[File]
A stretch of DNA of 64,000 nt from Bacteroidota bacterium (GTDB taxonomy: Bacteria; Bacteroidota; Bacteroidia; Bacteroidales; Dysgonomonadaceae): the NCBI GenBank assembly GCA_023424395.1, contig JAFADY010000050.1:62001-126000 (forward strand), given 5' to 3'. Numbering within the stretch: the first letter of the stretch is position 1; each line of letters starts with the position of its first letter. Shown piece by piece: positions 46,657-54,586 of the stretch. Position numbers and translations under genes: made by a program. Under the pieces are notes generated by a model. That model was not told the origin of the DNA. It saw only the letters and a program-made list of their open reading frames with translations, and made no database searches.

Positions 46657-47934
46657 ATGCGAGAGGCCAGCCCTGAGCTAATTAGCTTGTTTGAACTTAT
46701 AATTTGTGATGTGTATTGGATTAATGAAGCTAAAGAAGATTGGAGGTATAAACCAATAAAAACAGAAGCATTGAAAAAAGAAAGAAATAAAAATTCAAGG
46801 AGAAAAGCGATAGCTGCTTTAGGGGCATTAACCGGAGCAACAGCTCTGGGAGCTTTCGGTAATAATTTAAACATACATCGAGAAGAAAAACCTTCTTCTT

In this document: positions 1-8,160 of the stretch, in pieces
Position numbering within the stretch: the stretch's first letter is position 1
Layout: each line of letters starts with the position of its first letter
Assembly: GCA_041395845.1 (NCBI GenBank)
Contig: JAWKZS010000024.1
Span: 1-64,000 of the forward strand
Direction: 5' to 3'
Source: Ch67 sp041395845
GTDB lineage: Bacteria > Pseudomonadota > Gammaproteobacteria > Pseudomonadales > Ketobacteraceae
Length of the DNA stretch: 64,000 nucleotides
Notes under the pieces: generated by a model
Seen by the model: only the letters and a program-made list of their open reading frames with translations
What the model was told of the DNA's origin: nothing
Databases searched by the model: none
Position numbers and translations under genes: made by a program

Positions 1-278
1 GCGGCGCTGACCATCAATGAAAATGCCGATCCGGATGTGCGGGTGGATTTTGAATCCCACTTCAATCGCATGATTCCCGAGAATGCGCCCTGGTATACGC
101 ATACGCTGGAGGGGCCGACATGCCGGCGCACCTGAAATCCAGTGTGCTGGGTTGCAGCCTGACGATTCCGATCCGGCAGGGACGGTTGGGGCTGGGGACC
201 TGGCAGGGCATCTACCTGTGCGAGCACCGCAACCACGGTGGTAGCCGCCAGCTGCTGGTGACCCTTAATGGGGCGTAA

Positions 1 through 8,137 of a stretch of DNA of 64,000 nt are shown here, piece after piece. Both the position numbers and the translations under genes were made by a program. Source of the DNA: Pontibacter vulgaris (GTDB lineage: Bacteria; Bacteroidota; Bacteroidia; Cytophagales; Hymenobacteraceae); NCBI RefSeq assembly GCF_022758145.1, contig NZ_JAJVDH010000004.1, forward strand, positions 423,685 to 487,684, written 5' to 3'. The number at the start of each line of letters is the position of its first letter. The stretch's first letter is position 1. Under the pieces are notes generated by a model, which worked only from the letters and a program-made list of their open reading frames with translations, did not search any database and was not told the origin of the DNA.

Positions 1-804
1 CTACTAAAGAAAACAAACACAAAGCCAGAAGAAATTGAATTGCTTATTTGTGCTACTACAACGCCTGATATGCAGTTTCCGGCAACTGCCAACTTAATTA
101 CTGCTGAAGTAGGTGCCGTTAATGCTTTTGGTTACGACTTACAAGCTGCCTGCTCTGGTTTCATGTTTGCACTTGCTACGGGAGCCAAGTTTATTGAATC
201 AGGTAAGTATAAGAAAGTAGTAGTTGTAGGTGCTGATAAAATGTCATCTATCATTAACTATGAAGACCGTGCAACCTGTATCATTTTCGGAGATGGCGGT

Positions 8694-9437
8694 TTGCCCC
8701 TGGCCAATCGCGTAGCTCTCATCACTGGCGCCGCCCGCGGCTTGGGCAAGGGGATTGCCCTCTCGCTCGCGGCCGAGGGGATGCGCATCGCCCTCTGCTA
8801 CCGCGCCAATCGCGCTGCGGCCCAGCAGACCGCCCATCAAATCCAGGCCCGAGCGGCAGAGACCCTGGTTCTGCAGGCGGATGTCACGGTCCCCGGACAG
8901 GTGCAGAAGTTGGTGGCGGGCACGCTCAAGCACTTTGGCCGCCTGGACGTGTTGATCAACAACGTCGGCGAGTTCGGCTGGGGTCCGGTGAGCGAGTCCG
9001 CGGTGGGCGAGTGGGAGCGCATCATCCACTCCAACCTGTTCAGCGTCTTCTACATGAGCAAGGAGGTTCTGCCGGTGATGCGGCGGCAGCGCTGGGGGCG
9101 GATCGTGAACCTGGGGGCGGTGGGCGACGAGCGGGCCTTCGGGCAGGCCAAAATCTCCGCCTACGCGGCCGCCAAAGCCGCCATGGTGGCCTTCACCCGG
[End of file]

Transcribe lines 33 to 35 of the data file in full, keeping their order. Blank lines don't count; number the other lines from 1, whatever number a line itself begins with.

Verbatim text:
8801 CCGCGCCAATCGCGCTGCGGCCCAGCAGACCGCCCATCAAATCCAGGCCCGAGCGGCAGAGACCCTGGTTCTGCAGGCGGATGTCACGGTCCCCGGACAG
8901 GTGCAGAAGTTGGTGGCGGGCACGCTCAAGCACTTTGGCCGCCTGGACGTGTTGATCAACAACGTCGGCGAGTTCGGCTGGGGTCCGGTGAGCGAGTCCG
9001 CGGTGGGCGAGTGGGAGCGCATCATCCACTCCAACCTGTTCAGCGTCTTCTACATGAGCAAGGAGGTTCTGCCGGTGATGCGGCGGCAGCGCTGGGGGCG